What do we want? Change! When do we want it? Now!

Funny that this is the first image that came up when I Googled “What do we want? Change! When do we want it? Now!” “Funny,” because I’m writing about the AIA’s response to the common-sense proposal by Steve Bingler and Martin Pedersen in the New York Times Op-Ed “How to Rebuild Architecture,” and the only response I’ve seen so far is Aaron Betsky’s in Architect magazine, in which he writes in the first paragraph “With an ‘architecture critic‘ who has basically given up on reviewing the designed environment in favor of bizarre forays into fields such as so-called ‘evidence-based design,’ the Times has now for the second time in several months given its editorial page over to a piece on architecture that is so pointless and riddled with clichés as to beggar comprehension.”

I’ll get back to that, but first I’d like to talk about the lack of response so far from the AIA, and even the lack of comment from the magazine’s editor on this petulant attack in the magazine on the New York Times and its critic. Architect is the official magazine of the American Institute of Architects, and Betsky is a Contributing Editor of the magazine whose monthly columns come with a footer that says, “His views and conclusions are not necessarily those of ARCHITECT magazine nor of the American Institute of Architects.”

As I’ve said, I thought the op-ed in the Times was both excellent and insightful, and I believe even the majority of architects might agree. Since the AIA is our leading professional organization, why has it published this extreme attack (“ballistic” and “incoherent” were how the former architecture critic of the Providence Journal characterized it) without even a short editor’s comment? If I were the President of the AIA, I would worry that the organization’s reputation would be tainted by it.

As for Betsky’s piece, it baffles me. Anyone who’s read him over the years knows that he’s intelligent. I even used him as an example of change in the profession recently, when I said on this blog “Things like the New York article or one in the magazine of the American Institute of Architects by Aaron Betsky in which Betsky calls the traditional work of former Stern employee Tom Kligerman “breathtaking in its sophistication and beauty” [suggest that change is happening.] I added that Architect “has probably never published Kligerman’s work, and has certainly never praised it before.” Betsky also wrote a well-reviewed book about James Gamble Rogers, the architect who designed the superb Gothic and Georgian style colleges at Yale, along with a number of other Yale buildings and many hospitals and houses.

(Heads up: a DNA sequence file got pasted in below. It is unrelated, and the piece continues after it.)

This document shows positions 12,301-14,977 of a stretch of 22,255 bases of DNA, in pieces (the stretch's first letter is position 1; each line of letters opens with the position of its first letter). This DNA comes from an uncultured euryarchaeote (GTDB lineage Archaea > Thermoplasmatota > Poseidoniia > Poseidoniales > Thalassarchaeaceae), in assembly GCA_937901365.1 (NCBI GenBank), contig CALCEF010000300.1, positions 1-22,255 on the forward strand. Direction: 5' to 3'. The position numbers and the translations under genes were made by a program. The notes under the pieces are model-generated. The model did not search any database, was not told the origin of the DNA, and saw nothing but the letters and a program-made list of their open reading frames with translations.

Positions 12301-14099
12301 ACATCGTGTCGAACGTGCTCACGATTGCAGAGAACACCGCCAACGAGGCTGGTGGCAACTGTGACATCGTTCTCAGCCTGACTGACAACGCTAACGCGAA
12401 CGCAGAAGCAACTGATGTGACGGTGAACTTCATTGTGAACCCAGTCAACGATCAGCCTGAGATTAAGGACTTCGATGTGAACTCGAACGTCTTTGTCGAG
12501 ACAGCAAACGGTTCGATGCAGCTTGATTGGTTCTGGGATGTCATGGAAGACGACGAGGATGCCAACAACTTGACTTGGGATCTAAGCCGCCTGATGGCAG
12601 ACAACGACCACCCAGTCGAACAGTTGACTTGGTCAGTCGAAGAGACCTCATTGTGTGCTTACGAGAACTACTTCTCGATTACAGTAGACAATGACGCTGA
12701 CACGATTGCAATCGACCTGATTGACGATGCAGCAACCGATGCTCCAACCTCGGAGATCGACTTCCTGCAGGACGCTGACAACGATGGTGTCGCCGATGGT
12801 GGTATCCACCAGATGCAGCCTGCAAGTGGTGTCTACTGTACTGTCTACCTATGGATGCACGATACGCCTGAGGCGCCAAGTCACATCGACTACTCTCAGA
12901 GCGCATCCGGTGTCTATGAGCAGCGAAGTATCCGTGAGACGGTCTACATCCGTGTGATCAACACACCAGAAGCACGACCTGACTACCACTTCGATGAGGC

My goal here is not to critique Betsky’s article. There are a number of points, however, that seem so wrongheaded that they need no rejoinder. The following are verbatim quotes (including the parentheses) presented as though everyone agrees. In fact, many disagree, and there is plenty of evidence to support their disagreement.

  • in favor of bizarre forays into fields such as so-called “evidence-based design
  • They claim that architects once designed for the people because they designed for our genetic make-up (I am not making this up)
  • All I can say is: Wow. I do not know what fantasyland these authors live in that they imagine that for “millieniums” (“millennia?”) architects collaborated on making buildings that “resonated deeply.”
  • In fact, the few pieces of architecture that we still treasure today, from the Pantheon to Palladio’s churches and villas to Chicago’s skyscrapers, were as startling, alien to their environment, and initially unpopular as most new monuments today
  • I did not know you could design in a way that is “tied to our own DNA.” About the only architect trying to make that claim is Patrik Schumacher, and I doubt his parametricism would fit Bingler’s and Pedersen’s definition of something “profoundly human.”
  • The truth is that architecture is not made by or for “a wide spectrum of the population.”
  • Architecture, in other words, is either the dull affirmation of what we have, or it is an attempt to make our world better.
  • It succeeds not by DNA-based forms or mystical appeals to the tastes of the public, but through hard work in the real world.

Twice Betsky says buildings are not designed for “the public” or “the general population,” yet somehow he would argue that Bingler and Pedersen are elitist while the architecture he argues for is “progressive.” Architecture “is made for those who have the means to commission it, and reflects their values and priorities,” he says. This is the twisted argument that leads architecture students to tell you with a straight face that the towers being built on Fifty-Seventh Street so that non-resident plutocrats can park capital in New York “bullion pots in the sky” are also progressive.

But that’s a topic for another day.

About John Massengale

Architect, Urbanist, Author, Educator
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